Rogerio Rocha, baptized in the mission of San Fernando, became a well-known blacksmith in California. In the late 1800s, he became the head Captain of the Fernandeño tribe. As a young man, Rocha learned the trade of a blacksmith and worked for several farmers in Northern Los Angeles County. Through trade, Rocha made his wealth and occupied several acres of land throughout the San Fernando Valley. In his later years Rocha and the Fernandeños settled on ten acres in San Fernando, the northeast corner of Hubbard and Fourth, which was a land holding that he fought for until his death in 1904.
Rocha lived on the San Fernando land with his lineage, respecting the ways of his ancestors. On the property Rocha constructed two adobe houses (made of sun-baked bricks), two tule houses (native traditional houses), and two wood frame houses, with an enclosed fenced area where he cultivated.
In 1874, ex-California Senator Charles Maclay purchased the land title “San Fernando Grant” through a court probate, and tried to negotiated with Rocha for the Tribe’s land holding. Rocha refused to sell the land and soon after, in 1885, Maclay visited him with a Los Angeles sheriff, wanting Rocha to sign a paper. Rocha replied, “I sign nothing.” On December 11, 1883, the Los Angeles Superior Court entered a default judgment in favor of Maclay for possession of the lands the Fernandeños were occupying. Shortly after, two deputy sheriffs were ordered to evict Rocha and the Fernandeños from San Fernando.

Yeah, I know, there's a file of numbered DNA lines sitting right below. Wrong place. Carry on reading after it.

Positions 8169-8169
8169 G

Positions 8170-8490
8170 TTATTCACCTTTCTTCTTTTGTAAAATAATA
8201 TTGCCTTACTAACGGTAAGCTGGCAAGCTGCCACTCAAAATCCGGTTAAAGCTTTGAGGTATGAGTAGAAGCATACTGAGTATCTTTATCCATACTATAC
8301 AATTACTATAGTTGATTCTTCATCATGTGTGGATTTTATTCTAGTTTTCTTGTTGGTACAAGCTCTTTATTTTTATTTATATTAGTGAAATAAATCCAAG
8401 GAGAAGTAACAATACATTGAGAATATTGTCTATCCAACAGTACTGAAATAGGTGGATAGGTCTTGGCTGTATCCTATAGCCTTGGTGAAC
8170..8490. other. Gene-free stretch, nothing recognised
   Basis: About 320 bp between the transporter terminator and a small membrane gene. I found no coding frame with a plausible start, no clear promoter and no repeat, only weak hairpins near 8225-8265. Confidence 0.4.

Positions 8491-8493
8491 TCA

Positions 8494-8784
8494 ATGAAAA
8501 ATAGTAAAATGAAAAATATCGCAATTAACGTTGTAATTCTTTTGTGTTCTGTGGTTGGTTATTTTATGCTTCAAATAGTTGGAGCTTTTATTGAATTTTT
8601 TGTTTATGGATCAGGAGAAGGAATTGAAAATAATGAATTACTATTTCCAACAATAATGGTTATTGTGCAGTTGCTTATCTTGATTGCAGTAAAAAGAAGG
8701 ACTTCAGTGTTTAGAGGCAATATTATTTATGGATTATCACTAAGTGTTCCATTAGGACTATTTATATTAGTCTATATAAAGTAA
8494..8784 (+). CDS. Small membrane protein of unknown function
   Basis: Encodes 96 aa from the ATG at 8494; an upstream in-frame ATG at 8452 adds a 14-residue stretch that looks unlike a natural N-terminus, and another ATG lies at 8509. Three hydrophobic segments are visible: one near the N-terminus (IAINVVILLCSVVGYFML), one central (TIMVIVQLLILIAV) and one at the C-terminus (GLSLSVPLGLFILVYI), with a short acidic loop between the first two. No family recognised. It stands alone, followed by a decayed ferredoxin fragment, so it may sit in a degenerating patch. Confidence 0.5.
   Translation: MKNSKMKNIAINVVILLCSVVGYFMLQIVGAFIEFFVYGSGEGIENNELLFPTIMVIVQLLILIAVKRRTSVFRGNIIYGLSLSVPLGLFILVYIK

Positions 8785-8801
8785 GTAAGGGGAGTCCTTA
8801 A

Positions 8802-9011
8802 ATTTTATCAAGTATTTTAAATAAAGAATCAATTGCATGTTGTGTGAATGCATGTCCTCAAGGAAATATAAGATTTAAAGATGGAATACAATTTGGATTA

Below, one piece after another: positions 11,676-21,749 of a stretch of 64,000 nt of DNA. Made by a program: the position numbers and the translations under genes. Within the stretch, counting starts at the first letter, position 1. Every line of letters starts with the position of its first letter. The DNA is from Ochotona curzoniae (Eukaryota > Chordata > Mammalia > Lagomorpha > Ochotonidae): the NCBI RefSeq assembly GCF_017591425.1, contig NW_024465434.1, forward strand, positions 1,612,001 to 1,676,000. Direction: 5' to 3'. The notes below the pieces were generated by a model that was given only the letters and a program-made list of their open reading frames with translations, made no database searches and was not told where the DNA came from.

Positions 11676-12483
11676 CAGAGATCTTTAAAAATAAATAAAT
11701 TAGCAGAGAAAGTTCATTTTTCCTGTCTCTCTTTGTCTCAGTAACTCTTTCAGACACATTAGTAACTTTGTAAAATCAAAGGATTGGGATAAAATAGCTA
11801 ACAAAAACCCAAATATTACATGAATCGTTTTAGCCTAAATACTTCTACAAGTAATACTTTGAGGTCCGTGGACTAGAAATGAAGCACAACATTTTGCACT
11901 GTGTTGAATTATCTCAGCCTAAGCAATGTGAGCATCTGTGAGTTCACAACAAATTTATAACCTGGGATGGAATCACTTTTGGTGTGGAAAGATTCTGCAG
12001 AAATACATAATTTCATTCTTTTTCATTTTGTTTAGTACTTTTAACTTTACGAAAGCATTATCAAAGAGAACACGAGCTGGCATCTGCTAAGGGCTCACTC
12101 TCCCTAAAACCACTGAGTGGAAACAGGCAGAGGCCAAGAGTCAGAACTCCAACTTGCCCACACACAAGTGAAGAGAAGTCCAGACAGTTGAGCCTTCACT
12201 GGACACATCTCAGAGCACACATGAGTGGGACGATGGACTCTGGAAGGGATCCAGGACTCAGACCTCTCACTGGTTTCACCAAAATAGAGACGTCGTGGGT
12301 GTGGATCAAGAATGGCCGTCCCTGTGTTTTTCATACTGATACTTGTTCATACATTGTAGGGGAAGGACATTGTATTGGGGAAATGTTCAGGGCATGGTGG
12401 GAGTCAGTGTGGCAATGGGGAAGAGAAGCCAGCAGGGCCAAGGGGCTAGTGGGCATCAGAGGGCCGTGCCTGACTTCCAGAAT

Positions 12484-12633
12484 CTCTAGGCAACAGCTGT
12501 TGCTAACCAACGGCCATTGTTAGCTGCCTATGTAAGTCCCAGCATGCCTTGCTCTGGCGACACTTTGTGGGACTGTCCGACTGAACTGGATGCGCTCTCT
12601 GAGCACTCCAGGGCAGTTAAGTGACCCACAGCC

The manner of ejection was as cruel as it was outrageous. The actual circumstances of the eviction are contested. Maclay claims to have offered Rocha housing and compensation. Eyewitness testimony from then Indian Agent, H. N. Rust and others, contradicts Maclay’s claim to support Rocha.
Rocha was over eighty years old, living with his wife and another woman, nearly of equal age, with five or six other persons, constituting his entire household. The sheriff removed them by force in the middle of winter, tumbled the two aged women with all their effects (including Rocha’s blacksmith tools, fuel, chickens, etc.) into a wagon, and dropped them by the roadside, where they staid without the slightest protection and without food, excepting parched corn, for eight days when the rainy season was at its worst, while Rocha went to Los Angeles to get permission from the priest to occupy an old dilapidated shed connected to the old mission church.
Rocha’s wife soon after died of pneumonia, brought on by the exposure. Rocha became an old homeless wanderer, living his remaining life at Lopez Canyon until his death in 1904, when he was buried in an unmarked grave.
To learn more, please visit: www.tataviam-nsn.us/videos (scroll to “Request to Rename Maclay Avenue in the City of San Fernando“)